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NOVEMBER 17, 2000 VOL. 26 NO. 45 | SEARCH ASIAWEEK


Montage by Manodh Premaratne.
Chinese War Game
Would-be 'War Gods' hit the Net, cellphones become immortal and kids get jiggy online
Compiled by YASMIN GHAHREMANI

"Wish you could go back in time to command a small Chinese nation to fight against assassins and spies?" asks the maker of Zhanshen.com, China's first free Net game. No? Well at least 610 other people want to. That's how many signed up within the first day of play, Nov. 1. When you join, you get your very own nation, which you can name as you want. The object is to build it up using the philosophies of Confucius and other Chinese scholars, pictured in the montage above. Sounds noble, but don't worry. The game includes all the usual testosterone-infused elements, like attacks, land grabs and big property developments. There are English and Chinese versions, and players' messages to each other will be translated into the appropriate language. A fresh game starts at the beginning of each month. The player with the most points at the end will win a prize — and, more importantly, be named Zhanshen, or "War God."


Asiaweek Pictures.
Online Juvie Jam
Can't get your child to practice his clarinet?
Maybe what he needs is a little music appreciation lesson. Not from a geriatric teacher who smells like lavender and mothballs, but from the hip prehistoric characters at UggaUgga.com. The site has free software tools that allow kids to compose their own synthesized tunes online, or make animated music videos to songs like Technosaurus or Bossa Ugga. They can then send the videos to their friends or submit them to the Kids Rock Challenge for a chance to make the weekly Top Ten List and win prizes. But it looks like Junior's not out of the woods yet. Prizes include an IBM Think Pad and musical instruments — with lessons.


Asiaweek Pictures.
Ha! You Call That Big?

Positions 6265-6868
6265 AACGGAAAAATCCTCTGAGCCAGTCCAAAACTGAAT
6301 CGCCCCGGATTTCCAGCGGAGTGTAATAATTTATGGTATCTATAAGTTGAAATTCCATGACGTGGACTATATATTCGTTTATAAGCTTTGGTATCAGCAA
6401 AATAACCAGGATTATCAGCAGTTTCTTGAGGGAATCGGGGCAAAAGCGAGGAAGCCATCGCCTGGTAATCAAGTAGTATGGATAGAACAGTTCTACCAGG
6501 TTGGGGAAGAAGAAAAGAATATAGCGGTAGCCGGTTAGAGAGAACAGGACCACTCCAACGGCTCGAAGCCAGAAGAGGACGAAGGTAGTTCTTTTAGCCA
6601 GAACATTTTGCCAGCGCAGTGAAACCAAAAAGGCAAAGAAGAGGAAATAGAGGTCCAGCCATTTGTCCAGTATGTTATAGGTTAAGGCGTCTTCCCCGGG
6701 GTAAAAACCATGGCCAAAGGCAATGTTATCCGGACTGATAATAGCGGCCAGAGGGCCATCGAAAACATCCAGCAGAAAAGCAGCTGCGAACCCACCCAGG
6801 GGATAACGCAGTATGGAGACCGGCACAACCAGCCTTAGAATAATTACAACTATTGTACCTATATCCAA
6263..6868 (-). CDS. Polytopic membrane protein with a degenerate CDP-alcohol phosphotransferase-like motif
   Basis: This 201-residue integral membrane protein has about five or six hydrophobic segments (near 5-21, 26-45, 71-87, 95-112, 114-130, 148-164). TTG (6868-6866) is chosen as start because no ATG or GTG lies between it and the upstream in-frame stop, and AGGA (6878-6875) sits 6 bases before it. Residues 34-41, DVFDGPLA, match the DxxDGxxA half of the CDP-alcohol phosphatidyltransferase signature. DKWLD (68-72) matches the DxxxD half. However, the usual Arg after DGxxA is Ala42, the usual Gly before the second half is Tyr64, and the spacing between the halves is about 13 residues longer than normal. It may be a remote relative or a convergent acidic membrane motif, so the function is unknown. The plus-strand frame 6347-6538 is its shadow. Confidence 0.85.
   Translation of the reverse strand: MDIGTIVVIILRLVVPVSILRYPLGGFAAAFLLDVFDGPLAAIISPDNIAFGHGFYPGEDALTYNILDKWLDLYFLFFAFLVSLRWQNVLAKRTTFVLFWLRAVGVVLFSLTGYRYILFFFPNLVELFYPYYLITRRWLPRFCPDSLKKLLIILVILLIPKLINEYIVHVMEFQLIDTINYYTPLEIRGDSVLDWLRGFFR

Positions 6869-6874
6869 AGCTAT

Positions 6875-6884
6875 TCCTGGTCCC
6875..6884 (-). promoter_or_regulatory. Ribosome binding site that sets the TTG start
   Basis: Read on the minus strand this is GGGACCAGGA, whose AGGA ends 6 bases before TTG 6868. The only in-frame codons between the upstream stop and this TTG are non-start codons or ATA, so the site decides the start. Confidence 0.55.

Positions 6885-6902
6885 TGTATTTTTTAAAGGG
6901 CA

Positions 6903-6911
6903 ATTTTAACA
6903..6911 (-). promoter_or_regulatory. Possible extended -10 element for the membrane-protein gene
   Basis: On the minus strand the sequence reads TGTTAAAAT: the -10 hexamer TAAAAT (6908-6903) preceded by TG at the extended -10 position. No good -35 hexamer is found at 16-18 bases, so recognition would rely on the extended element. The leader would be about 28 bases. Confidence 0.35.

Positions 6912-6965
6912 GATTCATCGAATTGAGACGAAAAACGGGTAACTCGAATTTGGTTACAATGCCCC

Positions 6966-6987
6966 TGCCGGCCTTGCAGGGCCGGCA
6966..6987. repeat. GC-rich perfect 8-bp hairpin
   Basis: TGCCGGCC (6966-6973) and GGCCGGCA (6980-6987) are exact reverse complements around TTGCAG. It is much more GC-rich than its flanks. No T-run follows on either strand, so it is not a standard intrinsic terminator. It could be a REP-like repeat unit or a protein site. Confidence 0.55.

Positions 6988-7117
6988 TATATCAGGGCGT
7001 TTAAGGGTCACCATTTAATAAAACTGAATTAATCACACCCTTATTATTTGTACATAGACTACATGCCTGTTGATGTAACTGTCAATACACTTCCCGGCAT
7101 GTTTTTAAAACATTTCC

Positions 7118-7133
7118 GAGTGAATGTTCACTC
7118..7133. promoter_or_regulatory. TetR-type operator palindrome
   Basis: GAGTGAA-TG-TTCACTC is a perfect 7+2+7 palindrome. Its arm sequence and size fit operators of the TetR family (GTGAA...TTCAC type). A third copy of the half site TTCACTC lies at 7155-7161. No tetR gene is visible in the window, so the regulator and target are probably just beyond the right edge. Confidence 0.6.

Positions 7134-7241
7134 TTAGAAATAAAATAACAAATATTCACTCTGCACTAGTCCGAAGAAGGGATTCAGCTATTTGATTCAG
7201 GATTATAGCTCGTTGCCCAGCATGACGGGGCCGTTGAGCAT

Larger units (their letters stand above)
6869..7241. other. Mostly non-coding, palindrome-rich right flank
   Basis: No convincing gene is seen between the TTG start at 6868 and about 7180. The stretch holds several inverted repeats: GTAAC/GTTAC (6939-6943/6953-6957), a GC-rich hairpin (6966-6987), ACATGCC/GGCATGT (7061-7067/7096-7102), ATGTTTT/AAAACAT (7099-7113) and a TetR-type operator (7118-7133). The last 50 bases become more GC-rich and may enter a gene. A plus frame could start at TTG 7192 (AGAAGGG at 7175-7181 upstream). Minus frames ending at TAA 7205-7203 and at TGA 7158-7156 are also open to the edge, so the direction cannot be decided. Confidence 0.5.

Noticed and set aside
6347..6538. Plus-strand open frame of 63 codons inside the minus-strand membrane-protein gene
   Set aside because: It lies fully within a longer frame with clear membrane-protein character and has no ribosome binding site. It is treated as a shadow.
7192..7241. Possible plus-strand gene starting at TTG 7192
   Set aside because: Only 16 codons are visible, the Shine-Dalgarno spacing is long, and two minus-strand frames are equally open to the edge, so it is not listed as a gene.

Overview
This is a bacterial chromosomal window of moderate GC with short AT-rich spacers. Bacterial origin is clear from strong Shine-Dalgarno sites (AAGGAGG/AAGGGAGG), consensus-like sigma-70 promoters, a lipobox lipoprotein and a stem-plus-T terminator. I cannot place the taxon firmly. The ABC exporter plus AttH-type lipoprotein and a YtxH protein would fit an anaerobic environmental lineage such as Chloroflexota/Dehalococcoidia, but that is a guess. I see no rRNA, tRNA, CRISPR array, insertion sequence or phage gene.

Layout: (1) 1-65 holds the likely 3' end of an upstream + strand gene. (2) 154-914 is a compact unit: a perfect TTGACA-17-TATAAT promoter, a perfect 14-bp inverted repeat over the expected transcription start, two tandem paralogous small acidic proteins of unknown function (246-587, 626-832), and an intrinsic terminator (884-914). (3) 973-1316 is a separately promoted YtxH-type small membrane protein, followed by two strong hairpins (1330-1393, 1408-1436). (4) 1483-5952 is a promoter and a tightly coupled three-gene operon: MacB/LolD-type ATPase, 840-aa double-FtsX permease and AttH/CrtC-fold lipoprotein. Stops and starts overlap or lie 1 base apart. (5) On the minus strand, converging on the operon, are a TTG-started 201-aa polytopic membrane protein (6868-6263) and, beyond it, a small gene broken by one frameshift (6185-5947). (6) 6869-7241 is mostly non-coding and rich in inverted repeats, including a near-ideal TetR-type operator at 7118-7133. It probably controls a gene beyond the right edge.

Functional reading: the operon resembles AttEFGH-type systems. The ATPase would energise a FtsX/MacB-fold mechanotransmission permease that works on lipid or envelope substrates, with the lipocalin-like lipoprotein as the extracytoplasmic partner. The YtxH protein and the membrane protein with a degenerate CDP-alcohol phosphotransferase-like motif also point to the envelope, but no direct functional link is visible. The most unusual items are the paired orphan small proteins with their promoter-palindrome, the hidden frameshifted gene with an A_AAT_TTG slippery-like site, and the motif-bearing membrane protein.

We have seen the future of data storage and it makes today's DVDs look positively laughable. Make way for the Hyper CD-ROM drive, a project in development by Romanian scientist Eugen Pavel. While the typical DVD holds a mere 4.7 gigabytes of digital data, the Hyper CD-ROM can record up to 10 terabytes — or 10,000 gigabytes. That's the equivalent of about 10 million books. The disks are made of 10-millimeter-thick fluorescent photosensitive glass. Unlike conventional CD-ROMs, which store data only on the surface, the glass disks contain more than 10,000 levels that can be written on. Pavel says the drive should be ready for commercial use within a year. Digital packrats are sure to greet the news with glee. You could put every Harlequin Romance ever published on there. Well, almost.



Asiaweek Pictures.

Drop the Chargers
U.S.-based Manhattan Scientifics, Inc. has invented the mobile phone equivalent of a perpetual motion machine — or a working prototype of one anyway. The Power Holster looks just as unstylish as a regular cellphone belt clip. But it houses a tiny collection of fuel cells that continuously charge the phone. The cells use air, along with a mixture of methanol and water, to produce electricity. The only wastes emitted are carbon dioxide and water, better than the toxic chemicals used in regular batteries. Scientists say they successfully powered a Nokia 6190 for one month with the prototype, and it can be easily adapted for any phone brand. That's all very well and good. But why couldn't they have made one that doesn't look like it should be hanging from a carpenter's waistband? Now that will be a real breakthrough.









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